Put a Hold on Building a Position with Nvidia
AI in general and autonomous car, in particular, provide an excellent potential for Nvidia’s GPUs, which are well-suited for parallel computing and training of AI algorithms. However, Nvidia’s shares dropped by 16.9% in the last month, compared to the 2.5% drop of Nasdaq Composite Index. Even after beating the earning expectation slightly for 2020Q1, Nvidia’s stock still lagged behind the market. While I believe Nvidia has a considerable growth prospect in the next 5 to 10 years, there is no hurries to build a position with Nvidia due to the near term pressure and the uncertainties about Nvidia’s advantages in AI.
In the latest quarter, the gaming segment, which accounted for about half of Nvidia’s revenue, seems to have started to recover from the crypto hangover. However, all other segments, such as autonomous car and data centers, are either did not change much or drop modestly. Nvidia also walked back from earlier guidance regarding the full-year revenue and refrained from offering a full-year revenue. Reports from other chip makers also point to a cyclical downturn this year.
On the other hand, there are considerable uncertainties about the of Nvidia’s advantages in the future built on AI and cloud. Game streaming, such as those by Google’s Stadia, and ProBeat where Microsoft and Sony join forces, may increase Nvidia’s gaming GPUs in the short run. However, as gamers move to the cloud, the demand for each gaming to equip a high-end GPUs may subsume.
Many have recognized that Nvidia GPUs’ technological advantages in training machine learning algorithms. But some have also pointed out that Nvidia’s dominance in inference, where users and software applied the new data with the trained AI algorithms, is less clear. For AI to provide competitive advantages to business, it must be combined with a tremendous amount of customer or organizational data. These data are mostly machine-generated and more and more stored in the cloud because the applications and software are hosted on the cloud. The AI’s tie to the cloud provides a double-edged sword for Nvidia. On the one hand, Nvidia’s open source libraries that are empowered by Nvidia chips for fast applications of machine learning have created a large number of ML programmers using Nvidia’s technologies. The large user based may make cloud providers such as AWS hesitate with switching to alternative technologies.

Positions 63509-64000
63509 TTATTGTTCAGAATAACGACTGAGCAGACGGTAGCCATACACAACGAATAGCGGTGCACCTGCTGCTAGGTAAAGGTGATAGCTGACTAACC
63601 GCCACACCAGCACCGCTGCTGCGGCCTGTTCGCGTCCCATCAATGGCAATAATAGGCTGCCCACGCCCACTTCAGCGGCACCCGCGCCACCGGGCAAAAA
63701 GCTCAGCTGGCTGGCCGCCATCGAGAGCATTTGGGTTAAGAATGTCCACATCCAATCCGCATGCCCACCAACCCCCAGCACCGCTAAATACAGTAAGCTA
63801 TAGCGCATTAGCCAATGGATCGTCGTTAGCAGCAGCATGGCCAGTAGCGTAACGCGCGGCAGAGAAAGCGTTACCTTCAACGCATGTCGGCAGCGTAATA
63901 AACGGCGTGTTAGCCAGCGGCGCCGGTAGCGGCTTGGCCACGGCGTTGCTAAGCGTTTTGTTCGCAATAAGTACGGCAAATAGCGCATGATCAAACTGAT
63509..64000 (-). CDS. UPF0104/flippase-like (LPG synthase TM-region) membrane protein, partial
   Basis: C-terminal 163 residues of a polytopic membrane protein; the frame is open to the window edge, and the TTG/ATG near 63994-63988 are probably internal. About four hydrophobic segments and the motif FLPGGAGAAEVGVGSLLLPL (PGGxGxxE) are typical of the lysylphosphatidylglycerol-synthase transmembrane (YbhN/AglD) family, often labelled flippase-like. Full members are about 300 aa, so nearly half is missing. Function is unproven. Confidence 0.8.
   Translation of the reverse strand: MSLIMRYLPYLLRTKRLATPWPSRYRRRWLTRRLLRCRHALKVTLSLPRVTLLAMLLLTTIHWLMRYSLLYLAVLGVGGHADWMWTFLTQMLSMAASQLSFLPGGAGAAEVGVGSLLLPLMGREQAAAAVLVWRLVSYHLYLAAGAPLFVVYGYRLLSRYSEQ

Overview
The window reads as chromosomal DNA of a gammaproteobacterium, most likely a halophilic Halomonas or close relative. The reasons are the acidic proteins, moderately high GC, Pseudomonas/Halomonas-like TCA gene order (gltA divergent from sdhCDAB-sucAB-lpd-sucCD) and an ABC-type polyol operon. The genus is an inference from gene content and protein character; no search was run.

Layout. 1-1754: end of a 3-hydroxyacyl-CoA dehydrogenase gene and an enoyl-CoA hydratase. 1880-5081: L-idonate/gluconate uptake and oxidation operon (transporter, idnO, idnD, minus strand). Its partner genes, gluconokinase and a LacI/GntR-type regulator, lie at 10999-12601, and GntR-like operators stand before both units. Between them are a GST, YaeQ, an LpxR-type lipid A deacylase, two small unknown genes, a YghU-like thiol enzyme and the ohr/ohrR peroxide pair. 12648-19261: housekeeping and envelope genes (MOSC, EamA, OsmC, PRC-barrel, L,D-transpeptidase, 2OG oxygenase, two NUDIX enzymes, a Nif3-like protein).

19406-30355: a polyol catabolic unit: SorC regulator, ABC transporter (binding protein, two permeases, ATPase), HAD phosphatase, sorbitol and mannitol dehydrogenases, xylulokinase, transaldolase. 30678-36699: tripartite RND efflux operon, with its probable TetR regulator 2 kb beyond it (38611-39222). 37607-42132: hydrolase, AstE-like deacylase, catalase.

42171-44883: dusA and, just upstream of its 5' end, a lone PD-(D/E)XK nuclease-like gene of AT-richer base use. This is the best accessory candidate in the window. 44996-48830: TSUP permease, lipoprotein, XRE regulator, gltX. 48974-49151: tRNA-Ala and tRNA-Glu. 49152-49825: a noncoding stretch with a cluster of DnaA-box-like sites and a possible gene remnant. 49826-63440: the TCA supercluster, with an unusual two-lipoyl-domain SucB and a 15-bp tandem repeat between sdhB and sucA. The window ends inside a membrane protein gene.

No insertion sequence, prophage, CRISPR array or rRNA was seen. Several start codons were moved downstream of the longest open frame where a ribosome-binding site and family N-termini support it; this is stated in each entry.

On the other hand, if being on the cloud means that cloud users could use whatever off-the-shelf ML applications and need not worries so much about the training algorithms themselves, then there are not network effects for sticking with Nvidia. For example, Google has developed its own chips specifically for the training AI algorithms. Being the AI giant, Google’s route to catch up AWS and Microsoft in the cloud IaaS market would depend on their ability to translate the technological edges into customer attractions. If Google manages to do it, the AI future with the cloud may be less dependent on Nvidia chips.
Alphabet’s Waymo also makes use of field-programmable data array (FPGA) chips for their autonomous cars. Tesla also developed its own chip. Elon Musk claimed that Tesla’s own chip is superior, which is yet to be proven though. Therefore, it is far from certain that the future of autonomous cars depends on Nvidia chips. The good news, however, is that leading auto-makers such as Toyota bet on collaboration with Nvidia for their development of autonomous vehicles. It remains uncertain, though when the mass production and adoption of self-driving cars would materialize. Therefore, while I will keep paying close attention to NVDA, I am not in a hurry to build a position.
Disclosure: I/we have no positions in any stocks mentioned, and no plans to initiate any positions within the next 72 hours.